Snakehead fish appear in large numbers near Potomac River

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Friday, October 14, 2005 File:Northern Snakehead face.jpg

Close up of the
Northern Snakehead
(Image missing from Commons: image; log)

A predatory non-native fish species known as the Northern Snakehead, discovered 3 years ago in waters east of the Chesapeake Bay, were caught in quantities numbering into the 80’s on a small feeder creek of the Potomac River earlier this week. The numbers were enough to convince some biologists that the species is here to stay, and to echo concerns over what the voracious fish will do to the natural balance of the water’s ecosystem.

The fish were first reported by a week-end fisherman on the rain swollen Dogue Creek. An investigation by the Maryland Department of Natural Resources on Monday led to driving the fish up the normally small creek to where they were captured by large dip nets. From their appearance in televised coverage, they ranged in length from 6 to 8 inches.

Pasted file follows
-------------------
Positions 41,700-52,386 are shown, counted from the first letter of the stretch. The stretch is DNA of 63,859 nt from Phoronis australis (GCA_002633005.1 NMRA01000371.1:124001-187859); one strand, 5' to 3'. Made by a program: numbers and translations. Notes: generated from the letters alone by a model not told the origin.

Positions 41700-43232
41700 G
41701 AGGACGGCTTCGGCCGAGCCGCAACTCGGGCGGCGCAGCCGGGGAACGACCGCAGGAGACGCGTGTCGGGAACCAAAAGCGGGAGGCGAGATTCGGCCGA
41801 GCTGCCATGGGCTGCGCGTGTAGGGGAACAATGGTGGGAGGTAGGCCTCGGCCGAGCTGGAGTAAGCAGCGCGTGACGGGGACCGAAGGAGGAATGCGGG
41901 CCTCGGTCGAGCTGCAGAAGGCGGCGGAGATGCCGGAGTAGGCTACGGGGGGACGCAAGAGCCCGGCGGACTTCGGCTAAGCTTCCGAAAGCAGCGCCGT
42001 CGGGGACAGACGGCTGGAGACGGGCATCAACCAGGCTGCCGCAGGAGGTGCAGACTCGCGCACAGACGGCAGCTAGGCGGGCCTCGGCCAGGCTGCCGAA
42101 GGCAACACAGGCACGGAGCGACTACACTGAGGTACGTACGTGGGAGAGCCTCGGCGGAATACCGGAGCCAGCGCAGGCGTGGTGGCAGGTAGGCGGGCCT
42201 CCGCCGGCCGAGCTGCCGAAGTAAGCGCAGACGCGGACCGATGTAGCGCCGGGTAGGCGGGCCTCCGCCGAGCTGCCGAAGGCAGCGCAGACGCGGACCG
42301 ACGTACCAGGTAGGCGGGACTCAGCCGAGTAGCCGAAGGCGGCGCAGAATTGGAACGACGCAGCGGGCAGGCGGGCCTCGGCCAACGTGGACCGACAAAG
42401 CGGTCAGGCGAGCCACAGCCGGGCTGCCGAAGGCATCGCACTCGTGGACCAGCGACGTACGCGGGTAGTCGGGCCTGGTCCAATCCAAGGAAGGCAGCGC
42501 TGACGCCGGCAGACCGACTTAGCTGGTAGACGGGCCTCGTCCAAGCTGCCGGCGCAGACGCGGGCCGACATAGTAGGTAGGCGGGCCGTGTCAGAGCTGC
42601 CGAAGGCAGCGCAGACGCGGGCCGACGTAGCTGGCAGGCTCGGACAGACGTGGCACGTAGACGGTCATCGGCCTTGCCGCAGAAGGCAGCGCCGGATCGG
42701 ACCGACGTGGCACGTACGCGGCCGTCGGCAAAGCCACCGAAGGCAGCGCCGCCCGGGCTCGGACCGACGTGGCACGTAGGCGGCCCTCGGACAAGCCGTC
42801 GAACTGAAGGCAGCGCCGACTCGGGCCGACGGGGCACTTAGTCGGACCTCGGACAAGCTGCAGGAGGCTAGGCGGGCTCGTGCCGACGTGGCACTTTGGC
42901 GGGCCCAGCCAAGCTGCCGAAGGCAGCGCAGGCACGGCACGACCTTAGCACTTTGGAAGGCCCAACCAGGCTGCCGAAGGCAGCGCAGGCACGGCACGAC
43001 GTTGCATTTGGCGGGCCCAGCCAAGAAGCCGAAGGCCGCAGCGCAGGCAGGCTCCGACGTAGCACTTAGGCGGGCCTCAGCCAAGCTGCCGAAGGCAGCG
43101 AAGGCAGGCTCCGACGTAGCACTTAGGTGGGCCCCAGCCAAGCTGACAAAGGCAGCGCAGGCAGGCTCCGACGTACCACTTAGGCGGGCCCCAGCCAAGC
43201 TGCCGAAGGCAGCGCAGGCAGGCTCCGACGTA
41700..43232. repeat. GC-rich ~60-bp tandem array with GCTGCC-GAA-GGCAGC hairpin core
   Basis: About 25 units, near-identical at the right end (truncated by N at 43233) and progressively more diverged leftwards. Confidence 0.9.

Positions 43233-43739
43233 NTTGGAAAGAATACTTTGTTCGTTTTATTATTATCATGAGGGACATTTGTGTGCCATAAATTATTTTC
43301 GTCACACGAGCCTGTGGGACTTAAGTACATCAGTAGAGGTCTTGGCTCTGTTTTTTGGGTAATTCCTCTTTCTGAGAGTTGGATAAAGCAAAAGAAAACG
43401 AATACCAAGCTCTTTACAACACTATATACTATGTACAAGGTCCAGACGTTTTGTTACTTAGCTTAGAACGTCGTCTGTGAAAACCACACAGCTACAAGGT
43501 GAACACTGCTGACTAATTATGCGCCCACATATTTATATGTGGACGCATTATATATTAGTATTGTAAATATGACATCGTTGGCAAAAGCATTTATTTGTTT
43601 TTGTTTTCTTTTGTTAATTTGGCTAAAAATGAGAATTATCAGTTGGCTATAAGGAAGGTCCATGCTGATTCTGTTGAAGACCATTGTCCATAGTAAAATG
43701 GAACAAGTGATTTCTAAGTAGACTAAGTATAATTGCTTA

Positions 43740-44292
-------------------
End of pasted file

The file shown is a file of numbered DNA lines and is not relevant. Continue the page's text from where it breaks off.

Previous to this recent snakehead finding, those caught along Potomac River were not genetically descendent from the species that caused a media stir in 2002, when the fish was first discovered and gained notoriety. That discovery led to the draining of an entire pond in an effort to eradicate its habitat near Crofton, Maryland. The slight genetic differences between the Crofton fish and those of the Potomac lends hope to the belief the Potomac fish were just another instance of their being released into the wild, and not an indication of a rapid spawning and population growth of their species.

Little is known about the toothy fish other than it is considered a top-level predator from its native region of China, and that catches of it have been reported in lengths exceeding 20 inches on the Potomac (.pdf map) below Washington D.C. . Whether the fish has any natural predators within its new environs is unknown. While it is believed to be a fresh water fish, it may find the brackish water of the Chesapeake Bay tolerable, as do many other fresh water fish of the region.

Sportsman are advised to kill the fish, and not simply “bank” it, because the species, capable of living out of water for several days and crawling using its fins to propel it, is dubbed the ‘Frankenfish’ after Dr. Frankenstein's monster for this survival trait. Notify the Department of Natural Resources of any encounter with it.

File:Snakehead profile.gif

(Image missing from Commons: image; log)